On June 24, Florence celebrates one of its most important holidays: its patron saint day, St. John the Baptist. It is on this date, in fact, that the Church celebrates the Nativity of this saint considered the Forerunner of Christ, and the one that introduced baptism in the water as a form of purification.
Many events take place in the city during this day. But: why is St. John the Baptist so important for Florence?

The city’s worship of this saint is clearly visible in many artworks, where the classical iconography depicted him either as a child, the so called “Giovannino” (“Little John”), together with the Virgin Mary and the Child, or as an adult, clothed with camel’s hair, to remember his life as an ascetic in the desert. In Florence, the main monument dedicated to him is, indeed, the Baptistery of St. John, located in the square with the same name, in front of the Cathedral; this has become therefore the center of the festivities dedicated to him.

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The Florentine Football

The “Florentine football”, also known as “historic football” or “costume football” is a Florentine tradition that dates back to the 15th century. It is a mix of soccer and rugby (and nowadays a little wrestling too!), because ball is grabbed with hands; this game was played especially during carnival time, and this explains the reference to costumes in its name. Nowadays players are dressed in medieval-style costumes, each one with the colors of his own team. Teams are four, one for each historic quarter of the city: Santa Croce (Blues), San Giovanni (Greens), Santa Maria Novella (Reds) and Santo Spirito (Whites).
In the 15th and 16th centuries the “Florentine football” was considered an aristocratic game, something that derived from what children used to play in the streets, or soldiers in the military camps, but at the higher level, and for this reason some of the main citizens of Florence had taken part to it, like Piero de’ Medici, son of Lorenzo the Magnificent, or Giulio de’ Medici (future Pope Clemens VII), and the Grand Duke Cosimo I. It was played alternately in the main squares of the city, but the version that came to us, becoming one of the traditional festivals of the city, was the game played by the soldiers, and from that moment on the game has developed in a more popular way. It reproduces an important game in the history of the city: the one played by the Florentines in February 1530 during the siege of the Spanish troops of Charles V. While the city was under this siege commanded by the general of the king-emperor Charles V (1529-30), the Florentines decided to play their traditional “soccer” game in Santa Croce square, to show their enemies, camped nearby outside the city walls, that they were not a bit intimidated by the situation, and that this would not stop them from having fun.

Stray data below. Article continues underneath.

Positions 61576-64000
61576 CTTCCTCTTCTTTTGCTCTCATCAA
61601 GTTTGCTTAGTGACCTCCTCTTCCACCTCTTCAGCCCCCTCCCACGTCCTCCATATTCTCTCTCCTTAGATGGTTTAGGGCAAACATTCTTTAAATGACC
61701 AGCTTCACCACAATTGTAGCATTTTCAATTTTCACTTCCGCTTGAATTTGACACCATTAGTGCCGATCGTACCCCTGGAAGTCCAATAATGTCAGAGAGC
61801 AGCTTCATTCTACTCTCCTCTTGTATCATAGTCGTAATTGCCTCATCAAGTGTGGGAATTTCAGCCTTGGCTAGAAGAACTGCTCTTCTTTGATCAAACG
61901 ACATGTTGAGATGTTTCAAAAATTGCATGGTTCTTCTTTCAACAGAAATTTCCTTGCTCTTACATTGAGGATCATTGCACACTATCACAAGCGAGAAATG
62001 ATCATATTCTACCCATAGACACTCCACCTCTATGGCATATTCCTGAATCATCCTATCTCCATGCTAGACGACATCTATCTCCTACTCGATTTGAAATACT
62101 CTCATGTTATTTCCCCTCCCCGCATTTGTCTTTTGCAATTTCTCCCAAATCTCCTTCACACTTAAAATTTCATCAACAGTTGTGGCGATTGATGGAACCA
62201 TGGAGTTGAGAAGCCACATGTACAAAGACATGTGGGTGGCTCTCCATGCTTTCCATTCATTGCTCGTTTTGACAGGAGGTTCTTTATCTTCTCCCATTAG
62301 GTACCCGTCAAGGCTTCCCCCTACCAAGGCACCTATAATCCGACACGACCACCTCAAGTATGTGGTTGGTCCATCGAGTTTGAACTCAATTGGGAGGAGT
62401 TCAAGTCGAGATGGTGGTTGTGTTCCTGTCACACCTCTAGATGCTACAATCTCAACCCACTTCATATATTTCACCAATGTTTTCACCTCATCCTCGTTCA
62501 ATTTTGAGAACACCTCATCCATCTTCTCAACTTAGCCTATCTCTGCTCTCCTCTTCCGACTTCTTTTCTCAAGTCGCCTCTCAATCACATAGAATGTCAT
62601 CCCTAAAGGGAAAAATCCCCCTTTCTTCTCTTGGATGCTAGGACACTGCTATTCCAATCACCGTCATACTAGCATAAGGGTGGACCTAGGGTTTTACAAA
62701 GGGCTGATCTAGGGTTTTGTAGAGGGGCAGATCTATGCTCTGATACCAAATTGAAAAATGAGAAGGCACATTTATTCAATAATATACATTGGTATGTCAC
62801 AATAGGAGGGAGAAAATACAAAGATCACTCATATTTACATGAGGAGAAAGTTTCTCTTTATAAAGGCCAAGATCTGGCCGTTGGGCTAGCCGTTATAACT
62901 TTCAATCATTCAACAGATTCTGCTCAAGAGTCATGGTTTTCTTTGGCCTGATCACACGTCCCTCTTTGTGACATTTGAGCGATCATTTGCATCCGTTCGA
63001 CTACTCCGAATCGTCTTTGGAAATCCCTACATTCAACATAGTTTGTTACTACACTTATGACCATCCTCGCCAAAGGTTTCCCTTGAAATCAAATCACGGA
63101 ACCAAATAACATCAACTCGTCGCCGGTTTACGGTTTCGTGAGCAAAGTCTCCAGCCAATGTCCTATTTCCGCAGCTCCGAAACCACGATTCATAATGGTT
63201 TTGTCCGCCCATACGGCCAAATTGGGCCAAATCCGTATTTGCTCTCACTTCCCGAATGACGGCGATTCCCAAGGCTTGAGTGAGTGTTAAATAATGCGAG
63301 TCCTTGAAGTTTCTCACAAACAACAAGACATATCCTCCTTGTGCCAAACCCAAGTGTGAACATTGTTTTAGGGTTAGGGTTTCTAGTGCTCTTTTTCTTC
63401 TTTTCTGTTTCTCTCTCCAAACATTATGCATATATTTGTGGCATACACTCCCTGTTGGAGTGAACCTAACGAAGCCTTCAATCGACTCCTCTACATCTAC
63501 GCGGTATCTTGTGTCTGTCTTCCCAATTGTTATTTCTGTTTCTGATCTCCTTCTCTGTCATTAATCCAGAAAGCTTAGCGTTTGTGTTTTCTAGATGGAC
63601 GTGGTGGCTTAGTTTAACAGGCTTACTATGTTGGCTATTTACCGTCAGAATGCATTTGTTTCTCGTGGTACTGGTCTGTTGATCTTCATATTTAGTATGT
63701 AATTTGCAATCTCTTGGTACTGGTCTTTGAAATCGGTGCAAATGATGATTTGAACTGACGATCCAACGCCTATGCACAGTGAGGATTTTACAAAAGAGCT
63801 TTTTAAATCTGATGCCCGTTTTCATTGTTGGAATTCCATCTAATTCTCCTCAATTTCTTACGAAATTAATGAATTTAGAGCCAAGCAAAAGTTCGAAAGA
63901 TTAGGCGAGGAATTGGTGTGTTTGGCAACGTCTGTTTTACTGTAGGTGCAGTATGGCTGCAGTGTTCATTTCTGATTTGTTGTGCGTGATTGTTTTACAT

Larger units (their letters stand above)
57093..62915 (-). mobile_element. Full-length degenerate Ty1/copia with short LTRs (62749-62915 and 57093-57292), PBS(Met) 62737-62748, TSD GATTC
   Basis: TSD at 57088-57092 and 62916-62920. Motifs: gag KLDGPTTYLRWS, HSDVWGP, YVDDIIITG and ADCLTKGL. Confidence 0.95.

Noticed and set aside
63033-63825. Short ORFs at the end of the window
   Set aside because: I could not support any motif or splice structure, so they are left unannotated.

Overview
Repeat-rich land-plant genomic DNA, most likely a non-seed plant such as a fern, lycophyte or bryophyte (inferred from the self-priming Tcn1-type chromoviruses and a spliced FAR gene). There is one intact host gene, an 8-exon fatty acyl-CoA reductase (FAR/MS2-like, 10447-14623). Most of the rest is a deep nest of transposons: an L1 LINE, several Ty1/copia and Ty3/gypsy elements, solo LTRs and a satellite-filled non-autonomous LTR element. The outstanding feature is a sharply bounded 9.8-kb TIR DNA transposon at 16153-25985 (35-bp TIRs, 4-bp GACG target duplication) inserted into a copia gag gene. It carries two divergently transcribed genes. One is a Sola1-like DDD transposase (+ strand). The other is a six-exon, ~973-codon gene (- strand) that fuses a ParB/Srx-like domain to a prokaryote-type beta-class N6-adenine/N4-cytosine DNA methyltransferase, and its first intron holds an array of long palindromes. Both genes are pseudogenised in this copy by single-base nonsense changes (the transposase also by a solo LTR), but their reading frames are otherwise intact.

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May 23: La Fiorita

Every May 23rd, Florence celebrates “La Fiorita” , a flower tribute to commemorate an event that occurred in 1498: the death of Girolamo Savonarola, a monk that upset the city after the death of Lorenzo the Magnificent Medici, spreading terror and “condemning” the Florentines for their luxurious tastes, for their worship of other religions, and for their pagan art.

But: who was this figure, and what exactly happened?

Savonarola was born in Ferrara on September 21, 1452, from a family of noble origins, and still at a young age, he was destined to the medical studies, that he soon left to become a Dominican friar.
He arrived in Florence in 1482, called by Lorenzo the Magnificent himself, who was attracted by his fame as a great speaker, advised also by his men, and the monk entered the Convent of San Marco. He conquered the Florentines with his passionate sermons, and soon he gained an important group of followers.
These were organized in a penitential sect called of the “Piagnoni”  (“those who cry”), so called for the tears shed during Savonarola’s sermons, and also linked to the name of the bell in the Convent of San Marco, the “Piagnona”: this bell will ring continuously, asking for help, on the day the “Arrabbiati”  assault the convent to arrest the friar.
Strict punisher of the Church corruption and decadence, he preached penitence as the only way of salvation. Contrary to every kind of luxury, that he considered source of depravity, he took to trial anyone he judged as an immoral person, organizing the so-called “bonfires of vanities”, where artworks, books, musical instruments and other objects were burned.

His power grew after the death of Lorenzo the Magnificent and when the Medici were banned from Florence. Taking advantage of the moment of uncertainty and of the great void that the most enlightened Medici had left in the city, Savonarola continued his sermons about the end of the world, and took care of reforming the Florentine government: for example, he introduced the “Grand Council”, consisting of 1500 members, for whom the “Hall of the Five Hundred” in Palazzo Vecchio was built, because they were supposed to gather 500 at the time (due to its complexity, this council never worked).

Foto: @miogr

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